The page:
- Investment -- property considered only as a moneymaking commodity, not used explicitly for any purpose other just ownership. This is a basic and easily managed type of real estate: in essence, there’s only one participant, the owner.
- Retail -- space used for shops or stores. It’s a more complicated and challenging project to manage, as participants include owners and customers using the property for buying and selling, in addition to the owner.
- Office -- property used primarily for business tenants. This type of commercial real estate is also a challenging one to manage because, on top of the property’s owner, there is the company and its workers to consider.
All three types can involve a high amount of monetary risk (i.e., “Let me see how this goes; I might make a fortune, or I might end up broke”). All three usually involve complex financial desires and plans, which can be expansions of already-begun real estate plans (i.e., owners will start in one area and have a strategy for where they’ll go next) or -- obviously in the investment type of property -- investment (i.e., owners will use those properties to make a bet for future revenue).
As the manager of a commercial real estate project, it’s your responsibility to communicate with all of the participants, depending on which type of real estate you’re dealing with.
WHY PROPER MANAGEMENT IS IMPORTANT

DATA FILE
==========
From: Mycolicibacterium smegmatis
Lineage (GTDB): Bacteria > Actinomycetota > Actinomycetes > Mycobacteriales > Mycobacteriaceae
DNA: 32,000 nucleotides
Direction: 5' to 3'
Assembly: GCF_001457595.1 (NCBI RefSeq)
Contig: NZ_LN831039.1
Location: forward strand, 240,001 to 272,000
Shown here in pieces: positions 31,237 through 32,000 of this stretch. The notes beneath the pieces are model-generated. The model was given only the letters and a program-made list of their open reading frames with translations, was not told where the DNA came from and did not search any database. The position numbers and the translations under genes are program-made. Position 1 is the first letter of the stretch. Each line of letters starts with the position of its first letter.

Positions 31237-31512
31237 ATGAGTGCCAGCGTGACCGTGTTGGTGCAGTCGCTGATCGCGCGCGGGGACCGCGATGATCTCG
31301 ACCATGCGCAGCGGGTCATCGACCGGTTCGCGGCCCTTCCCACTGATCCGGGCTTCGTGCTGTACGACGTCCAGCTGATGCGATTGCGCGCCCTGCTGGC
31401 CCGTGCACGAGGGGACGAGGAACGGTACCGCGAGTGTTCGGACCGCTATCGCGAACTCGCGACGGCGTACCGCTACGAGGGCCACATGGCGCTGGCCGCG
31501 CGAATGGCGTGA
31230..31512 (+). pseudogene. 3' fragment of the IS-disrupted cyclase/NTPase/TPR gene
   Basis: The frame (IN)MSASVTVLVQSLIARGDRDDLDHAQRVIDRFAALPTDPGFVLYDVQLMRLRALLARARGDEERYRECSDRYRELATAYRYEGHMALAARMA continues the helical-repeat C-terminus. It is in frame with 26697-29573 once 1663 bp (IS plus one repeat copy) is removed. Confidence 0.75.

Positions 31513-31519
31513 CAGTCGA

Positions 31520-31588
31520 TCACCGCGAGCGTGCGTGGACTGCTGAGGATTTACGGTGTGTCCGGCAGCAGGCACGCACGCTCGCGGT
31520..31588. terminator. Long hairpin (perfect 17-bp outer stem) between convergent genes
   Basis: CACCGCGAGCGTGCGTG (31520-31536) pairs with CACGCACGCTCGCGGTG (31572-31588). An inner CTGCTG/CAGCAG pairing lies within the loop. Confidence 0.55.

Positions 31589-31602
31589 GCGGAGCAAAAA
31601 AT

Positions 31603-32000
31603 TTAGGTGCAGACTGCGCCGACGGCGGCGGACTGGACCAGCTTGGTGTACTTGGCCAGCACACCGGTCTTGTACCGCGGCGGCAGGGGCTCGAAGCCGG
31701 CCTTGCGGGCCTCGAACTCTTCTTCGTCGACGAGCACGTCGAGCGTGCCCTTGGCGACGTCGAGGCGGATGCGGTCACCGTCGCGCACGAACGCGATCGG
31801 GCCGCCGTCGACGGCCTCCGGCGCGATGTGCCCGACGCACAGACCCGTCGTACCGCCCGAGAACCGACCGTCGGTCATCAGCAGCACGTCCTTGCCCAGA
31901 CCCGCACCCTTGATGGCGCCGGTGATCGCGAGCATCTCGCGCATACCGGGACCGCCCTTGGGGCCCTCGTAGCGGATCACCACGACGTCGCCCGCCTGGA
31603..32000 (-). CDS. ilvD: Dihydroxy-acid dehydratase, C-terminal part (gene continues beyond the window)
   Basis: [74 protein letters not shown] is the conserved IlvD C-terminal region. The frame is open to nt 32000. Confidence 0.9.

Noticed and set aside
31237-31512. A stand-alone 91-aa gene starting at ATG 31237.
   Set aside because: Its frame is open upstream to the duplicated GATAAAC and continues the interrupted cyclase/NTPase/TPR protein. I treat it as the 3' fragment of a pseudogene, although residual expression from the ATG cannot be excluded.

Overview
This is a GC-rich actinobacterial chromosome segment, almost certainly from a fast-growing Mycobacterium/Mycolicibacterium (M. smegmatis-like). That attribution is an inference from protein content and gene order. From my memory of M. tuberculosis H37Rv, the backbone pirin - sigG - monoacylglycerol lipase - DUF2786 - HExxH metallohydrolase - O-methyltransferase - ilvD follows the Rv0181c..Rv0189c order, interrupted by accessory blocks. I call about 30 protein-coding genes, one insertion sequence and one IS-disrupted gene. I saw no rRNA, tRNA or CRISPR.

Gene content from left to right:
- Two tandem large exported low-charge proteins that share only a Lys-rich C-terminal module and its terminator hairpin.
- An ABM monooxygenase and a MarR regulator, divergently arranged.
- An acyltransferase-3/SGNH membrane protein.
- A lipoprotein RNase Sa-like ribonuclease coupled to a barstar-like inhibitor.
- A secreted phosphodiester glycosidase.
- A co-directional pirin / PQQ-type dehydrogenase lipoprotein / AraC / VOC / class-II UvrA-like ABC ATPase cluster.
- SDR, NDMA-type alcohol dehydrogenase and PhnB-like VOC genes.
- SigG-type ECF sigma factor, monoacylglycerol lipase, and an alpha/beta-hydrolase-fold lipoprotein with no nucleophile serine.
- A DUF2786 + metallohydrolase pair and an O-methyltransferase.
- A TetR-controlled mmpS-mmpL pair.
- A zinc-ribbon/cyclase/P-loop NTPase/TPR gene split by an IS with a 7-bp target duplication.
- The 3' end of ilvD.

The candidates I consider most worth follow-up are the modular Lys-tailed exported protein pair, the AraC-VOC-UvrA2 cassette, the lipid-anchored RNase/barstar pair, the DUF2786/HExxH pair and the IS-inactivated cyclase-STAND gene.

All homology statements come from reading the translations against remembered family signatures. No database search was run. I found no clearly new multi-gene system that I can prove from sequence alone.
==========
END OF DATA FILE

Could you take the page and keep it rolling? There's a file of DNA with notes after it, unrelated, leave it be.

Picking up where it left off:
To get a good view into why the management of commercial real estate can be so important, it may help to look at one precise example:
The Federal Deposit Insurance Corporation (FDIC) is one of the foremost authorities in the country on commercial real estate (CRE) loans. Stay familiar with its findings, so you can be at the forefront of any important changes in commercial real estate operations, regulatory or otherwise.
The FDIC has elucidated one of the myriad ways commercial real estate has to be managed well: it has a profound impact on the banks that manage it. The number of American bank failures in the ‘80s and early ‘90s can be most easily attributed to over-investment in commercial real estate, and poor management inside it. This is why your managerial role in the complexities of commercial real estate is so vital.
According to the FDIC, these loans are a core business for many major banks, but banks must still carefully monitor and analyze the real estate markets to determine proper and healthy loan rates. Communication needs to happen between the bank and the owner to make this process run smoothly, and that’s why managers need to be alert to all the details.
For more information from the FDIC on commercial real estate’s effects on banks, go here.
STAYING IN REAL ESTATE
Protecting your assets is always important, especially from the standpoint of risky and complicated maneuvers like commercial real estate. But what if others are telling you, to throw in the towel-- sell your properties--give up for the moment? The current real estate market in the country is tumultuous, and commercial real estate is being hit especially hard; but it’s crucial that you don’t give up so easily.